Another helpful link for products like these can be found at the Environmental Working Group, a nonprofit that links consumers to eco-friendly products.
It’s estimated that there are 78 million pet dogs in the United States, which means that nearly 25% of Americans own a dog. But dogs don’t use toilets, so that’s a lot of you-know-what to pickup. Of course, little plastic baggies make curbing your dog an easy and non-vomit-inducing task. But that’s a lot of plastic bags going into the waste stream! Think about it: Even if we assume that half of all dog owners leave their pup’s poop to fester on the street (which can attract rats and spread disease!), if the average dog does its business twice a day, that’s over 28 billion bags a year.
But biodegradable bags exist, and they’re not even that expensive. In fact, most of the bags sold for this purpose make it a point to be earth-friendly! For example, you can get these highly rated Earth Rated Dog Poop Bags for as little as $11.49 on Amazon.
Batteries are full of some pretty toxic materials, and I hope you already know it’s a bad idea to just throw them in the trash. In the long run, it’s actually more cost effective to use alternatives to your run-of-the-mill batteries.
There are two ways to go about this. The first is to invest in a rechargeable battery kit. These can be pretty cheap, like this one for $10.39 on Amazon. But you can also opt to spend a little more on brands like:
We recommend buying a kit with at least four AAA and four AA slots so your bases are covered and you can simply swap out charged ones for dead ones without having to wait. Count up how many devices you have in your home that require batteries to figure out how many you need, and then add one or two extra. That way, you’ll always have a charged battery on hand. Rechargeable batteries won’t last forever, but you’ll get a few years of use out of them, and you can recycle them at the end of their lifetime.
The second and sometimes smarter option is to use solar-powered devices whenever you can. This won’t work for everything, but it’s an excellent option for low-powered devices. For example, I use a Logitech solar wireless keyboard in my office, and it has worked flawlessly for a few years now, needing very little light to operate properly. Sometimes you might spend a few dollars more for solar-powered devices, but not having to change batteries makes it worthwhile in the end.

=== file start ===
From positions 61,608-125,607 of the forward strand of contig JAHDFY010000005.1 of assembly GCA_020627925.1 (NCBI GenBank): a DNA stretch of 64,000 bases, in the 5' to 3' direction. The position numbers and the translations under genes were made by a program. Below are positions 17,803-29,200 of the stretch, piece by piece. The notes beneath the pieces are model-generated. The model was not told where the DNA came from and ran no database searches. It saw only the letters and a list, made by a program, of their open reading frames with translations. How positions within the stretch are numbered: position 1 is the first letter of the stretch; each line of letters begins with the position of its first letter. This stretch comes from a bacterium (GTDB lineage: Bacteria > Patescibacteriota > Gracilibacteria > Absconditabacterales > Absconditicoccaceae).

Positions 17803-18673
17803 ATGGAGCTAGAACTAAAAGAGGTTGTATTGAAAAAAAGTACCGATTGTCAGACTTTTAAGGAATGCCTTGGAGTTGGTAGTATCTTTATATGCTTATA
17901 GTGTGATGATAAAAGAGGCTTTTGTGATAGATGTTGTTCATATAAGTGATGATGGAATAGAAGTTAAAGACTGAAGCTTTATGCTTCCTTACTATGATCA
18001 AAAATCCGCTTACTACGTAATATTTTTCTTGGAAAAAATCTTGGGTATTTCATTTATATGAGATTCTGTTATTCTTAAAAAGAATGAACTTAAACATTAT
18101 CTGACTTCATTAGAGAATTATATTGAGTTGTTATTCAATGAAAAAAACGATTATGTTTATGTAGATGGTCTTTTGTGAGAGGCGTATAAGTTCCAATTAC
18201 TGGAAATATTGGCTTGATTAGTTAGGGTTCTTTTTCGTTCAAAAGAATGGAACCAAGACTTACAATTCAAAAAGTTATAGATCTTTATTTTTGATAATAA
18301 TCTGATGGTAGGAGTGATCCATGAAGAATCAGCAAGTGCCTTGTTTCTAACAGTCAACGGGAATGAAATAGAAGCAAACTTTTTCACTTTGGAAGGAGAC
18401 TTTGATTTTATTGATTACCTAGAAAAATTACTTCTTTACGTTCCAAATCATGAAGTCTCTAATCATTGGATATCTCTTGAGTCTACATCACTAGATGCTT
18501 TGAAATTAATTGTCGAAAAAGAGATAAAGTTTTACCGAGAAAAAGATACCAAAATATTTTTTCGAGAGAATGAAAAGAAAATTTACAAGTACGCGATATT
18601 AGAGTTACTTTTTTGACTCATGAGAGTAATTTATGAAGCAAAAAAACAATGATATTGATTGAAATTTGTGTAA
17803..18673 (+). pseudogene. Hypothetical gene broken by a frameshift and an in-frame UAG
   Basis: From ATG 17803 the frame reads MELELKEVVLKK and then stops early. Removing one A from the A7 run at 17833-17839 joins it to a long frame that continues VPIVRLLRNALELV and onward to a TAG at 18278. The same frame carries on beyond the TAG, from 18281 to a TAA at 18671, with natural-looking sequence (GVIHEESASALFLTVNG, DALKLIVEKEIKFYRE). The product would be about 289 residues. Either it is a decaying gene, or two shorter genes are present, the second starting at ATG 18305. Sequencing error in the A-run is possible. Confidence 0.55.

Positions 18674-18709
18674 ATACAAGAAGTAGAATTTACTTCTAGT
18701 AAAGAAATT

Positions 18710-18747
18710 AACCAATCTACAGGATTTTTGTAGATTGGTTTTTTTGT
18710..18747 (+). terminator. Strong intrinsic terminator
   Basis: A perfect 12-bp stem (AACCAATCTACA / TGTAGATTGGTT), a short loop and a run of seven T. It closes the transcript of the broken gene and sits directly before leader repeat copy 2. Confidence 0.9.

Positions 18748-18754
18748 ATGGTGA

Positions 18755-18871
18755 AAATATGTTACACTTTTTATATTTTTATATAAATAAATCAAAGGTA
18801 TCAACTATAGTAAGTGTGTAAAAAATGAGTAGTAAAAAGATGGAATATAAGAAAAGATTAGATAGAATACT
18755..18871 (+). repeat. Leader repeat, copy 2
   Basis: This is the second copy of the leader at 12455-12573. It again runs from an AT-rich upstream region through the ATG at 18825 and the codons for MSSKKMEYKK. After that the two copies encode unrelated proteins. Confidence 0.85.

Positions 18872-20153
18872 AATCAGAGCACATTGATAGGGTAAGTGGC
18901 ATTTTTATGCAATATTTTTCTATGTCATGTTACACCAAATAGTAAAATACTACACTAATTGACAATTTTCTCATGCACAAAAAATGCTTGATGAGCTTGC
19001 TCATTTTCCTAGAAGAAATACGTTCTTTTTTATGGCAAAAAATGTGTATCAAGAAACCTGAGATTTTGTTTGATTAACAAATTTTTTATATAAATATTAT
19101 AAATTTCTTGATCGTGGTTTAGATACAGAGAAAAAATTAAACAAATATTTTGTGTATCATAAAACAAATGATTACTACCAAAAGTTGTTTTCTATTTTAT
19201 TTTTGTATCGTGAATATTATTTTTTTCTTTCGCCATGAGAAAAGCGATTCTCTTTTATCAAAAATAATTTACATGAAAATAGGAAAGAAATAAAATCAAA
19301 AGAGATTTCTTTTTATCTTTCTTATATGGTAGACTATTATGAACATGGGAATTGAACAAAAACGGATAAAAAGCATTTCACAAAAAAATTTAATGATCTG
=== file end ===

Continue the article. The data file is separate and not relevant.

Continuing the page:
Here we’ll ask you to think about the number of paper products you use around the house. Of course, paper comes from trees, and trees are a renewable resource, but even the lumber industry has some pretty negative environmental costs. It’s always a good idea to reduce consumption if possible.
For many families, napkins are the biggest culprit for at-home paper waste, and these can easily be replaced by inexpensive and eco-friendly cloth napkins without causing too much upset to your daily routine. The key here is to be smart about how you use them. Having to use and wash napkins can be inconvenient, so the trick is to buy enough so that you don’t feel like you are always running out, and then you can sneak them into your regular laundry cycle so you aren’t having to do extra loads.
Paper towels can be a little too useful to give up, so the best thing to do is buy recycled paper towels. In order to save money on these, make sure to buy in bulk. Not only are these rolls made of recycled paper, but they also do not contain the chemicals and dyes that are often found in newborn rolls.
They also make environmentally friendly toilet paper, but if you prefer to skip the roll altogether, we do have a couple of bidet options for you.
Got a wasteful home product you’ve found an earth-friendly replacement for? Let us know in the comments!